It’s too bad the book’s publi­cists made so much of that con­nec­tion be­cause it’s mis­lead­ing. Nev­er­the­less, Wil­liam Stear­man did have an in­ter­est­ing — some­times very ex­cit­ing — life, and it’s well he recorded it for the en­joy­ment of readers, re­searchers and, one must as­sume, fam­ily.

The story be­gins with his child­hood, which is noth­ing ex­cep­tional given the times. Yet, he goes into some de­tail about the then-ex­is­tent na­tional prej­u­dices, amount­ing al­most to an apolo­gia. There is lit­tle new here for those who ex­pe­ri­enced or stud­ied those preWorld War II years.

The nar­ra­tive picks up when the au­thor joins Navy of­fi­cer train­ing and winds up on an am­phibi­ous ship in the Pa­cific. Like many ju­nior of­fi­cers in a small ship, he held down a plethora of jobs and his ship found it­self in a fair share of combat, mostly around the Philip­pines. His de­scrip­tion of life and combat in a small ves­sel is good stuff, es­pe­cially for those who would like to know more about that part of Amer­i­can his­tory.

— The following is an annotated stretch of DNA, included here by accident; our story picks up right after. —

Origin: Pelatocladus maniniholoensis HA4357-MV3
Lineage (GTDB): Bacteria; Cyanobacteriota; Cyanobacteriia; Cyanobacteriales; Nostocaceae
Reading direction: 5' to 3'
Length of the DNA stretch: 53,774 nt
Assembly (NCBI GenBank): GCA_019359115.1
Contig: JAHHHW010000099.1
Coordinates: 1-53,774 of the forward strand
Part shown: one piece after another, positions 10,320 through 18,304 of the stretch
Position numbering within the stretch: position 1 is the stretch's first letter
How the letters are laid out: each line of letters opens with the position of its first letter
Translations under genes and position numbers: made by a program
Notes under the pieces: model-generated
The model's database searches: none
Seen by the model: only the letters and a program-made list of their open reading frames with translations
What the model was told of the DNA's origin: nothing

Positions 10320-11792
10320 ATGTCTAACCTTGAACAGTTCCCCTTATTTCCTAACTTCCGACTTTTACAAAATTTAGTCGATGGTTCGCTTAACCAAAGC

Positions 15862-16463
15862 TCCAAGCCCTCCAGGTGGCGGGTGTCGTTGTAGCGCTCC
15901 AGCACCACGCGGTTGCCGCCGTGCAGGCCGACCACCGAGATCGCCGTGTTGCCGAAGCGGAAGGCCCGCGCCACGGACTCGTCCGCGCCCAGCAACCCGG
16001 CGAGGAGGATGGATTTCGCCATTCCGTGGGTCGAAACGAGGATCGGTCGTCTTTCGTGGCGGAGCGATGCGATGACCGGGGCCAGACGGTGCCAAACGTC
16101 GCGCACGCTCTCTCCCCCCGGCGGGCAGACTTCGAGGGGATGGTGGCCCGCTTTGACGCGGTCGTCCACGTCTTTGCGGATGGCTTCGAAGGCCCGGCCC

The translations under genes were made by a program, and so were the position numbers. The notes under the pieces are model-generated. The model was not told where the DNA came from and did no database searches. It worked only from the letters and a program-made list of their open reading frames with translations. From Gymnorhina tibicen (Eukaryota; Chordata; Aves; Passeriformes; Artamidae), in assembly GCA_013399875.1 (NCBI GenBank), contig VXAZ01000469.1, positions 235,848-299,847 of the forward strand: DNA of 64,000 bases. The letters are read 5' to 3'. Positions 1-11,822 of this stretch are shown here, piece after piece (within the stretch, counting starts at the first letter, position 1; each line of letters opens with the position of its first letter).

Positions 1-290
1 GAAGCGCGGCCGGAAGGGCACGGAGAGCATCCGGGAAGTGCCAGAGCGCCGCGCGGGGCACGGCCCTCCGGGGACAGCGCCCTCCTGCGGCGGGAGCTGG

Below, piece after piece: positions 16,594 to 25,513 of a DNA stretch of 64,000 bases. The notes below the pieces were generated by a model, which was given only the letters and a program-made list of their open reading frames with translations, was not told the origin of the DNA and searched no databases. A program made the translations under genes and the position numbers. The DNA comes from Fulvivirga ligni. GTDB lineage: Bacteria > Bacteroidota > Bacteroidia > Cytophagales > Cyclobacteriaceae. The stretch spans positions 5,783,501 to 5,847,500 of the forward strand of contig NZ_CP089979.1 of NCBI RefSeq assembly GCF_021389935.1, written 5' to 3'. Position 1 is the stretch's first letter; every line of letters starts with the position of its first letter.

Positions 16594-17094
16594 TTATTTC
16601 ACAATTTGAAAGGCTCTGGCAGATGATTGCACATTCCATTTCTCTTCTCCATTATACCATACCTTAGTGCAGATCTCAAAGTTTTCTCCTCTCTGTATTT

Also good stuff is his de­scrip­tion of even­tu­ally com­mand­ing that same, but now worn-out, ship sail­ing from San Fran­cisco, through the Panama Canal and up through Jack­sonville to Green Cove Springs, Fla. Equip­ment failed, skilled peo­ple had been dis­charged and it was an ad­ven­ture for sure. It’s a good ex­am­ple of what too of­ten hap­pened in that rapid de­mo­bi­liza­tion af­ter World War II.